She is extensively made up with body fittings and a prosthetic nose. Since she never smoked, Feldshuh took lessons. She grins, showing her "tobacco stained" teeth. "So far," she adds, "I don't inhale and I'm not hooked. We tried using vegetable cigarettes, but they smelled up the place. It was as if someone was cooking vanilla and marijuana."
The P.M. was a pretty shrewd character, but her demanding political career had consequences. "It destroyed her marriage and family," Feldshuh states. "She also did her share of fiddling, and not on the roof. One very surprising aspect was the number of lovers she had. Oi vey."
As a stateswoman, Meir wasn't exactly loved by everyone. "Friendly with everyone in politics actually doesn't work," states Feldshuh. "Golda always tried to take the higher ground."
Feldshuh won a 2003 Drama Desk Award for Outstanding Sole Performance.
Big River's Jeff Calhoun:
Not nominated, but who directed this nominee for Best Revival
When something is unique, it's unique. We're taught it can't be "more unique" or "most unique." But there are exceptions to every rule. And that unique exception was found in the return to Broadway of Deaf West's adaptation of the 1985 Tony Award-winning musical Big River: The Adventures of Huckleberry Finn.
A "deaf musical," you say? Hummmm. To say the least, it was non-traditional in the annuals of theater.
Calhoun [co-choreographer of the Annie Get Your Gun revival and the Tony-nominated choreographer of 1994's Grease revival], who also did the choreography, says, "Mere words can't describe the experience. I looked at it as a new art form. It turned out to be the most rewarding experience of my life and, standing at the back of Roundabout's American Airlines Theatre, I saw that audiences felt the same."
"What made it unique," he explains, "was that you heard language and ësaw' it at the same time."
Music, dance, voice and sign language were interwoven among nine deaf and hard-of-hearing actors and nine hearing actors, who performed in the spoken/sung word as well as sign language.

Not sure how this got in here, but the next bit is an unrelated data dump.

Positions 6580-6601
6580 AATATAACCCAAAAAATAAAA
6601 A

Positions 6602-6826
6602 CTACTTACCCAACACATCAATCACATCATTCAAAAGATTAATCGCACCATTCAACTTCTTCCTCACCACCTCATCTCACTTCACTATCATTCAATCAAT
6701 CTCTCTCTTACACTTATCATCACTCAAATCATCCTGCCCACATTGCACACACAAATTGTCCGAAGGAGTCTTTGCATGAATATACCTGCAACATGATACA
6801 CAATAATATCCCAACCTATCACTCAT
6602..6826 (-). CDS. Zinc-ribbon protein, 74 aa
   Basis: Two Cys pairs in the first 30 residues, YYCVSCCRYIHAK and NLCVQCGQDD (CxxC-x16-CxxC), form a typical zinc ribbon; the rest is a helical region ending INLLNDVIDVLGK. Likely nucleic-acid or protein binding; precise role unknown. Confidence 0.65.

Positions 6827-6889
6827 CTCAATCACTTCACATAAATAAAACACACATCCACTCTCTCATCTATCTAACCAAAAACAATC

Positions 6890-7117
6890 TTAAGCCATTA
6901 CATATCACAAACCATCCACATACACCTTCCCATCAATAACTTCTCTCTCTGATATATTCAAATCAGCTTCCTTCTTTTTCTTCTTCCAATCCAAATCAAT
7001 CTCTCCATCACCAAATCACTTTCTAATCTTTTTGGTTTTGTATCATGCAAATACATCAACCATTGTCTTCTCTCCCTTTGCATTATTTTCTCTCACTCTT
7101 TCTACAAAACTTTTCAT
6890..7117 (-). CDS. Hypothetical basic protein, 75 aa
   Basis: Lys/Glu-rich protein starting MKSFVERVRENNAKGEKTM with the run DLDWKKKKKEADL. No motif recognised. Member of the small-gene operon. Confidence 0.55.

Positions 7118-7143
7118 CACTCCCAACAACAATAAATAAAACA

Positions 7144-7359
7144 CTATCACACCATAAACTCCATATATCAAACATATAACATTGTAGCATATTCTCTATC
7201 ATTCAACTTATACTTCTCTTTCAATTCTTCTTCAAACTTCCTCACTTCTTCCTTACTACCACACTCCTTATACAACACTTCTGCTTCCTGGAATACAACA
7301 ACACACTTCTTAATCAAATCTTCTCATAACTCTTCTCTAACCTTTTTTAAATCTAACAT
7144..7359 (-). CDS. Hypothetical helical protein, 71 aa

From Deaf West's start in 1990 as the first professional American Sign Language theatre in the West, founder/artistic director Ed Waterstreet wanted to do a sign language musical. "In 2000 it was announced they'd do Oliver! and Ed contacted me to direct. I didn't know what to think. I mean, a deaf musical! I had to give that a lot of thought."
As the first audience members came, there was reason to worry. "In the first minutes," reports Waterstreet, "some audience members were a bit unsure, but, as they got sucked into the unique rhythms, they became fascinated as the signing and vocals meshed. Soon, they were in another world."
The show was such a hit that their North Hollywood 66-seat theatre was overrun. Waterstreet and Calhoun immediately began looking to do another musical. They struck the mother lode with Big River.
Notes Waterstreet, "We found the perfect director in Jeff. He understands my vision of signing and hearing coming together; and, inside, he really developed the skills to make it work seamlessly."
Not that the end result came easy. "It was scary the first time," says Calhoun, "even more so with Big River. It took hours and hours of rehearsing scenes and songs again and again. We had six weeks of rehearsal and, before that, script preparation. I never realized how much patience I had! In rehearsals, we are only able to use a piano. The orchestra came much later, so it was difficult for the deaf actors to pick up the rhythms from the piano tones."
Interestingly, adapting the show into a "deaf musical" didn't expand it. "In fact," Calhoun adds, "we made it tighter without cutting anything."
After their sell-out run, Big River was up-sized and presented for a smash 10-week run at the Mark Taper Forum, where it won six Ovation Awards and five more Drama Critics' Circle Awards, including Best Director and Best Musical.
Jim Carnahan, director of artistic development/director of casting for Roundabout, saw it at the Taper. After waxing ecstatic to Roundabout's Todd Haimes about how impressed and moved he was, Haimes made the decision to bring it to Broadway for a limited engagement which ended up being extended. [The production has since has run in Chicago.]
Calhoun says the experience was an adventure in self-discovery. Fittingly, since Big River is an adventure of self-discovery in 1840s America.
Though he was not nominated in the 2004 Tony Award Director of a Musical category, Calhoun was honored with a Drama Desk nomination for Outstanding Director.
Ellis Nassour is an international media journalist, and author of Honky Tonk Angel: The Intimate Story of Patsy Cline, which he has adapted into a musical for the stage. Visit www.patsyclinehta.com.
He can be reached at firstname.lastname@example.org